Paul Rosolie

Paul Rosolie is a naturalist, author, and award-winning wildlife filmmaker who has specialized in the western Amazon for nearly a decade. Along with running a conservation project called Tamandua Expeditions that uses tourism to support rainforest conservation, Paul’s work has taken him to some of the last dark places on the map. He has traveled with poachers into deep jungle to document the black market trade in endangered species (the third largest black market globally, after guns and drugs), he has learned from indigenous trackers about the Amazon’s flora and fauna, and has explored a previously undocumented ecosystem that has come to be called the ‘floating forest’. His work with anacondas has attracted the attention of major television networks such as NatGeo Wild and Discovery Science. According to Paul, “telling the story of places like the Amazon and other threatened biomes and the species within them is a crucial link in the process of protecting them. These stories need to be accessible to a wider audience, not just biologists and conservationists. The loss of biodiversity and ecosystems affects all of us as a global community.”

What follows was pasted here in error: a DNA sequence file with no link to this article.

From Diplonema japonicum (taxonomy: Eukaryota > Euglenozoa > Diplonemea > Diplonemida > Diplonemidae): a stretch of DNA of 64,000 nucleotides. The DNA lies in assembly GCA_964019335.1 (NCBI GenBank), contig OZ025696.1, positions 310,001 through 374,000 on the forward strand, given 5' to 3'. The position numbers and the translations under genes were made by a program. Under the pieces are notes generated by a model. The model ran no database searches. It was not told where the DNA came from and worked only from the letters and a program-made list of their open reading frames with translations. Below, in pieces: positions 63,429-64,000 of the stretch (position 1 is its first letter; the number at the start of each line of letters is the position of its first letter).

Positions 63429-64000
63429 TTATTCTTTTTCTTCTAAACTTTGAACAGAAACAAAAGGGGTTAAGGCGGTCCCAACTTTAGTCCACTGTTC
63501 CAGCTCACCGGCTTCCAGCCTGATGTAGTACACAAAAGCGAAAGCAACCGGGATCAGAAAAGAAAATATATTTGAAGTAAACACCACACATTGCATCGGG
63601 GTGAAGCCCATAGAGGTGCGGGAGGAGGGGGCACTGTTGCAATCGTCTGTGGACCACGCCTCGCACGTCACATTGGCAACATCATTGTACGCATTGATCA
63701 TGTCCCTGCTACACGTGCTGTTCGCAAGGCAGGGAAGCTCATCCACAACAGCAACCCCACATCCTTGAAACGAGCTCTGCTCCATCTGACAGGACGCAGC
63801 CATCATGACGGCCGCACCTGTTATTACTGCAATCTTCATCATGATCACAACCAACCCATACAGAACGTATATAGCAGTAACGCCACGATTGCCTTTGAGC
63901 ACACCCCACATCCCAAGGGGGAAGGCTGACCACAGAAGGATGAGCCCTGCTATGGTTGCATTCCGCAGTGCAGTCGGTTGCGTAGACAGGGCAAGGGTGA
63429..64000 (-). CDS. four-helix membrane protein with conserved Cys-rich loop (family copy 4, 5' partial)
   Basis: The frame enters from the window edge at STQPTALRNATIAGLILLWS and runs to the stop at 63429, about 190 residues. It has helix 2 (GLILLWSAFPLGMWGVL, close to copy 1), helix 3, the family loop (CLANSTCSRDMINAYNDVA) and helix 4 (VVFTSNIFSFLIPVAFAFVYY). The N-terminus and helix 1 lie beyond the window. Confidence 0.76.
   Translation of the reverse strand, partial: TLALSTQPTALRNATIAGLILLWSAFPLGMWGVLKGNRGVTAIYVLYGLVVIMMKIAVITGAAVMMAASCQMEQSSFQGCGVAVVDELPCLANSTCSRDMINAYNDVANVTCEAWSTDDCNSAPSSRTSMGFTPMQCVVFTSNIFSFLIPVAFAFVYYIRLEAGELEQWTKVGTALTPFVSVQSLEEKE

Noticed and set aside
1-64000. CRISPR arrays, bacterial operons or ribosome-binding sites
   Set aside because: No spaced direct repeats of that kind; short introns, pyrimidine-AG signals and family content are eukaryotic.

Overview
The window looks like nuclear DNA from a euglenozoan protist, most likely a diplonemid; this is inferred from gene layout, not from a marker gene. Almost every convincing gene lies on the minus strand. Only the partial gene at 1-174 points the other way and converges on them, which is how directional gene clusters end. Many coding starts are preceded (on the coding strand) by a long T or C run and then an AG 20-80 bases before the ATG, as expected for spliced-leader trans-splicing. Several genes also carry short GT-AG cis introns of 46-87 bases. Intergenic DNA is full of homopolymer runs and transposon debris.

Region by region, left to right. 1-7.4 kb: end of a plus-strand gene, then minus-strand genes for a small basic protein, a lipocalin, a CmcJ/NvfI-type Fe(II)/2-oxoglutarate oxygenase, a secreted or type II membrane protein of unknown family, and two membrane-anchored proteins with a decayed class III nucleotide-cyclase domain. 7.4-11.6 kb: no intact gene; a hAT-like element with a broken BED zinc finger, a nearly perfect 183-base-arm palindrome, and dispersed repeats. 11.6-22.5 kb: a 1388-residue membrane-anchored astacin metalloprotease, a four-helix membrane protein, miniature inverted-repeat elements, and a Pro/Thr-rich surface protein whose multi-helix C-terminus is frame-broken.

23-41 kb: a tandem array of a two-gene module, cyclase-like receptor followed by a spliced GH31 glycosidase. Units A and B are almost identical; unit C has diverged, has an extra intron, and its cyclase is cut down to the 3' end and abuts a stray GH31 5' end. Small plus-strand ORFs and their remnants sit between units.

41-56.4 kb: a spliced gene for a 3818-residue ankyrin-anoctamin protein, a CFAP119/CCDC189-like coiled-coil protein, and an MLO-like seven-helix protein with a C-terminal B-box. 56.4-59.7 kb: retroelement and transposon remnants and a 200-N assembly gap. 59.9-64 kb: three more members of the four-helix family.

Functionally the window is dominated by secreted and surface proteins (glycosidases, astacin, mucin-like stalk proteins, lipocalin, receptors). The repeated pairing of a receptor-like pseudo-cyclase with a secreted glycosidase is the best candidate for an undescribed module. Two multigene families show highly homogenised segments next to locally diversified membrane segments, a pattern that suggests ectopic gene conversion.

As an author Paul’s mission is to blend adventure and conservation with the aim of reaching a broader audience, and including more people in an ecological call to arms. His first book Mother of God has received praise from environmental leaders such as Jane Goodall, Bill McKibben, Jeremy Hance, and adventurer Bear Grylls. The book has called “Indiana Jones with a green twist,” and hailed as a “gripping,” “awe inspiring,” “rousing tale,” “with a great and enduring point.”

Paul  has worked on conservation projects in tropical ecosystems all over the world, his experience covers locations in India, Indonesia, Brazil and Peru. Specializing in the upper Amazon Rosolie has been featured by conservation news sources for his work with anacondas and his work with indigenous communities leading volunteers from all over the world into the rainforest to protect biodiversity. At the age of 22 he was featured in’s Young Scientists series for his conservation work with Tamandua Expeditions. In 2012 he sold the rights to his first book, Mother of God to Harper Collins and in 2013 Paul spoke at the United Nations Forum on Forests as a winner of the annual short film contest Forests for People, for the documentary An Unseen World.

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